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  5. "It is sunny today."

"It is sunny today."


June 22, 2017



What would be an example where you use はれて/晴れて instead of simply はれ?


Well, 晴れて has a different meaning, namely "openly/freely". So you wouldn't use it to describe the weather, but (for example) for something like 今から晴れて会うことができる "from now on we can meet in the open".


The textbook I use for Japanese translates "It is sunny," as "晴れている" and jisho.com gives "clear up" (presumably as in weather) as a meaning of 晴れる, so I would disagree.


Those are both correct, but that's 晴れて+いる, which differs in meaning from using 晴れて on its own (adverbially). In hindsight I should have added that to my previous comment, so thanks for pointing those out.

A conjugation of 晴れる can indeed be used as well, though you'd put that in past tense (even when describing a current situation): e.g. 晴れた空 = a clear sky. That's because this verb describes a process, rather than a state of being. It's comparable to being hungry, which is おなかがすいている (-te form +iru) or おなかがすいた (past tense, yet translated as "I am hungry").






I tried that.  It didn't work. It gets frustrating when it sometimes accepts the Kanji, and sometimes doesn't.


It's still not being accepted, so I submitted an error report today. Hopefully someone will be able to fix it soon.


Is the は after 今日 necessary? I was taught that it isnt and previously on other lessons, leaving out は was accepted


Is the です necessary?


In a grammatically correct sentence, yes. If you're speaking casually with your friends, some people might drop it.


Can't I just say はれです? It's clearly implied that I mean TODAY. No one would be like "it's sunny" and have someone go "what's sunny? Please be more specific!"


You're right that that's how we talk and that it would be understand in a normal conversation. A computer is checking your answer, though, and how can the computer know that you understood the word 今日 (kyou) and just decided to leave it out because it sounded more natural rather than that you left it out because you didn't understand it? It can feel awkward to use English that seems unnatural to us, but we're not being professional translators here, we're trying to show that we understood the Japanese perfectly. If you were translating something professionally, your way would be the better way.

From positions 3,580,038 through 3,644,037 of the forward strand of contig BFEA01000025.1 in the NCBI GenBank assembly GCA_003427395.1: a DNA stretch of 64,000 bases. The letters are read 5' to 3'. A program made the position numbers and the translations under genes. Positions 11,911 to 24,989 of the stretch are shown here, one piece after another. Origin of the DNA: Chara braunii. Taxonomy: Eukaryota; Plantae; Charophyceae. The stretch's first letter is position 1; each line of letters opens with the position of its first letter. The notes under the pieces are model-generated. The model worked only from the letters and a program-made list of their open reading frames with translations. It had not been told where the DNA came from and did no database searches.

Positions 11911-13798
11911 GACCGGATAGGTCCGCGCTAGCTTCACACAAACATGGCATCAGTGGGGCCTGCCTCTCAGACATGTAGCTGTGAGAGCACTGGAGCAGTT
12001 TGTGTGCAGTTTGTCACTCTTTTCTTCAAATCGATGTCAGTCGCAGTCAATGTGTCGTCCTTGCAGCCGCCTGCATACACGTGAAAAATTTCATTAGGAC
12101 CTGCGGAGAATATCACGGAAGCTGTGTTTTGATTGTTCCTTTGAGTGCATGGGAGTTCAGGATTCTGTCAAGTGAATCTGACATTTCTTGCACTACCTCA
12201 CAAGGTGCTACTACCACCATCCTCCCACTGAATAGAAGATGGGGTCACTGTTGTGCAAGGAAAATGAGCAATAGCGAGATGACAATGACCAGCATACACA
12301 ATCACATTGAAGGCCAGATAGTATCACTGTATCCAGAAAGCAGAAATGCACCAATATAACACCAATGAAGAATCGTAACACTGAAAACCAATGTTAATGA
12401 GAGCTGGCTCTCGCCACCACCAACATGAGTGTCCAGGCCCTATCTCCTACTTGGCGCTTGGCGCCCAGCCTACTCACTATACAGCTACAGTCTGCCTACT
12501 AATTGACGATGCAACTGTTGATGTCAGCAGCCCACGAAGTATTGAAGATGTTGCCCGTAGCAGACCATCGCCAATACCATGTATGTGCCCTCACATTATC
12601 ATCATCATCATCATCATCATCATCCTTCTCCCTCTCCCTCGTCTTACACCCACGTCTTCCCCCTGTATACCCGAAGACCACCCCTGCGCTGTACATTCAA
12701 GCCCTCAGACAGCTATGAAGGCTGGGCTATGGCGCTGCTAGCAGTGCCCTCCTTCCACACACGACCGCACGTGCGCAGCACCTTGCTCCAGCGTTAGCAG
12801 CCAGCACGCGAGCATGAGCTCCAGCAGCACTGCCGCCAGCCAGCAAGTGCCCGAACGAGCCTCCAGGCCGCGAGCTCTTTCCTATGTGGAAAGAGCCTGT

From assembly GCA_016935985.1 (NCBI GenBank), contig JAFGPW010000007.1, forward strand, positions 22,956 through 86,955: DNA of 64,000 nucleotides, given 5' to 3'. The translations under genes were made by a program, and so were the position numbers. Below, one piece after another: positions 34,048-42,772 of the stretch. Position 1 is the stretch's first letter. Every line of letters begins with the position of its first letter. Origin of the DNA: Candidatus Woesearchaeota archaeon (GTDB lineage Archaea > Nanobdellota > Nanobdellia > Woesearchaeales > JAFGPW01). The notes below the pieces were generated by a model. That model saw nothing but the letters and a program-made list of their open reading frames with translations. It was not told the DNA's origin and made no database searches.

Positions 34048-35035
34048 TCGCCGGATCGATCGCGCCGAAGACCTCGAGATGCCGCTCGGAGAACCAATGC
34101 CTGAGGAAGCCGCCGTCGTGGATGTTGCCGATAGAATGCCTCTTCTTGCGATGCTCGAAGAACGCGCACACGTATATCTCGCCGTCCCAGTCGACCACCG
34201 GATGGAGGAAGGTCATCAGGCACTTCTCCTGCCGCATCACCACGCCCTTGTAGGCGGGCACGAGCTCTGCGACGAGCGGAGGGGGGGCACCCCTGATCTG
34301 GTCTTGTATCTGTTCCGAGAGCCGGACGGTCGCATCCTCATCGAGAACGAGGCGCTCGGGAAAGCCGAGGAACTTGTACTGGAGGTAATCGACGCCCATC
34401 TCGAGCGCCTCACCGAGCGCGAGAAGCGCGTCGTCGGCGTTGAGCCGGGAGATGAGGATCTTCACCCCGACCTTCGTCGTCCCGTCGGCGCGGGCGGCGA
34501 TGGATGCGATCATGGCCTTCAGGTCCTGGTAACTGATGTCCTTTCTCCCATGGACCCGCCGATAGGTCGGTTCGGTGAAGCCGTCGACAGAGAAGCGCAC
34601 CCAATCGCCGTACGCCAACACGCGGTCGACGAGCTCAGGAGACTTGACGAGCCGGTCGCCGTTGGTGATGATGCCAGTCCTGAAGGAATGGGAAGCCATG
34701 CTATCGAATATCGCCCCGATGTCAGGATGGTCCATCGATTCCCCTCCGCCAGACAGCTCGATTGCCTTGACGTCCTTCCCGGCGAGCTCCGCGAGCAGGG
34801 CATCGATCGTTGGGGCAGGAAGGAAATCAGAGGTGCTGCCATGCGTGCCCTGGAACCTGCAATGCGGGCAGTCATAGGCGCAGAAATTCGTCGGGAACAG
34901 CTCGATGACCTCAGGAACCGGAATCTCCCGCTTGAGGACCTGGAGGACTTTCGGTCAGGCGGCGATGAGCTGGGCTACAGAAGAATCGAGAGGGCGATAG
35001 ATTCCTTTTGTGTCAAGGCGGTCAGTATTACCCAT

Would not a more accurate translation be 「今日は晴れます。」? I'm a little confused because 晴れる is a verb that means 'to be sunny' or 'to be clear'... Would someone be kind enough to explain the nuance of the difference between using 「ます」and 「です」?


In this sentence, 晴れ (hare) is a noun meaning "sunny", and です (desu) is the copula meaning "is", so "it is sunny".

If you use the verb 晴れます (haremasu), you are talking about the future (it will be sunny). You need to use the present progressive form to say that it is currently sunny: 晴れています (harete imasu) = It is sunny.


Thanks for that! Though I am reading here (https://www.coscom.co.jp/japaneseverb/japaneseverb01-jpr.html) that ます is not necessarily future tense but rather non-past. Is 晴れます then just less likely to be interpreted (as us translators would like) as “it is sunny” rather than “it will be sunny”? And that, to be precise, we would use the present progressive form て います?


I don't know how to explain it very clearly, but if you want to use the -masu form in the present tense, you're using it to describe a habitual action.

りんごを食べます。 (ringo o tabemasu)

[future] I will eat an apple.

[present] I eat apples (as a habit).

If you want to say that you are eating an apple right now, you have to use the present progressive.

りんごを食べています。 (ringo o tabete imasu)

[present progressive] I am eating an apple (right now).

It's the same with 晴れます. It's not a habit, it means that it will be sunny in the future. If the sky is currently in a state of being sunny, you need to use 晴れています。

Weblio has a lot of examples:


It is clear right now.


Will it be clear skies tomorrow?


THANK YOU SO MUCH! What you're saying fits with what Duo accepts and with what I've seen in my language journey so far. ます is both a statement of the future and a statement of a habitual action in the present. As you've pointed out, 晴れます cannot be interpreted as a habit so it would mean unambiguously that "it will be sunny"!

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